I want to thank one of my favorite film directors, Darren Aronsky of Pi (the mathematical sign not what you eat or desire) fame, for making a serious film, The Wrestler,  about a very serious American cultural phenomena and that is pro wrestling.

In an interview with the BBC Aronsky stated that this was the first serious film ever made about wrestling. Contrast this to my favorite sport of boxing, which has had hundreds of serious films made about it including classics like Raging Bull, Rocky and Million Dollar Baby

The reason there have been no serious films about wrestling coming out of Hollywood I believe is because wrestling is seen as a fake and comical joke by many people. I remember Andy Rooney once saying on 60 Minutes that people who watch wrestling should not be able to vote. Well, that would be taking a lot of people out of the voter rolls since wrestling is the number watched programming for Latinos in America and has millions of other rabid fans from all races.

This film, staring Mickey Rourke, a guy I like a lot (hey he is an ex-boxer with an IRA tattoo), is a must see. It is more about life than wrestling as the character played by Rourke is broke and struggles to make ends meet living in a New Jersey trailer park and working at a supermarket while still wrestling on the indie circuit. His body is failing from all the punishment it has taken over the years, he is estranged from his grown daughter, and his only friend is an aging and lonely stripper. There are no Hollywood twists and turns and there is no happy ending. Real indie wrestlers and fans are used and this is a film based in New Jersey where you hear real working-class Jersey accents and see immigrants unlike in a lot of Hollywood films.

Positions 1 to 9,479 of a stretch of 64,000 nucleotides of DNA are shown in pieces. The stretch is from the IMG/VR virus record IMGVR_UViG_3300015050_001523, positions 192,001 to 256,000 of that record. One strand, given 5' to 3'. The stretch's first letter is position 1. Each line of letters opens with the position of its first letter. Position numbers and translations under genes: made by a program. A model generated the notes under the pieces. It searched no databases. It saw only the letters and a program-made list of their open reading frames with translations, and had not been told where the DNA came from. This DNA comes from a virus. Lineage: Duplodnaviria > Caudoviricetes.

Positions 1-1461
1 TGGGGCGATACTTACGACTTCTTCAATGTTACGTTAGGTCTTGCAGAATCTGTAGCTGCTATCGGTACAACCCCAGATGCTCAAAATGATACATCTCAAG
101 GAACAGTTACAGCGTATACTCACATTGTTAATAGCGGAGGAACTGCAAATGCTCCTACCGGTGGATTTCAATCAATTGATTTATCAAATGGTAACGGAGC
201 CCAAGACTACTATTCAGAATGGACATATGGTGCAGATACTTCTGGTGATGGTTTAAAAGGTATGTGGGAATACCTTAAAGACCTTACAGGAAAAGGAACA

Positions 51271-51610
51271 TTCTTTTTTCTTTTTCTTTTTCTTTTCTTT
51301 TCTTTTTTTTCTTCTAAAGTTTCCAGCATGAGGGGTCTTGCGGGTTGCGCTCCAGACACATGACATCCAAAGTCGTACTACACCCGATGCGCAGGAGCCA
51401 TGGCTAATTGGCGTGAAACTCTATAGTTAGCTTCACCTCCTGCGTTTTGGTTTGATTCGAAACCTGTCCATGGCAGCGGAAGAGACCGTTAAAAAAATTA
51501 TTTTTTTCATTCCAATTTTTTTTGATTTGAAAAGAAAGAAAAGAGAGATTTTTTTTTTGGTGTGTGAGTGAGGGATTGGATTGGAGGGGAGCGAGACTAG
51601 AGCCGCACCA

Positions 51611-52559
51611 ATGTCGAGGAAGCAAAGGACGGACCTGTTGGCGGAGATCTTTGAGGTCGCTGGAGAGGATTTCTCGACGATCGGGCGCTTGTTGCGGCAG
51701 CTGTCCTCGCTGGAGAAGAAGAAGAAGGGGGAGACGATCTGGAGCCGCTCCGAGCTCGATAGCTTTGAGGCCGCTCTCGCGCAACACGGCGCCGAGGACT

Now, I very seldom watch wrestling myself anymore. A lot of this has to do with the fact that I am not happy with the direction the industry has taken. Old school wrestling was based on a territorial system. Most of North America (and other parts of the world including Japan and New Zealand) was regulated by the territorial promotions of the National Wrestling Alliance.

Some of the legendary territories of the NWA were the St. Louis Wrestling Club of promoters Sam Muchnik and later Pat O’Connor. The Mid-Atlantic territory of Jim Crocket Promotions in Carolinas, Virginia, DC Area and Georgia. The Graham brother’s promotion in Florida, Carlos Colon in Puerto Rico, Calgary Stampede Wrestling and many others.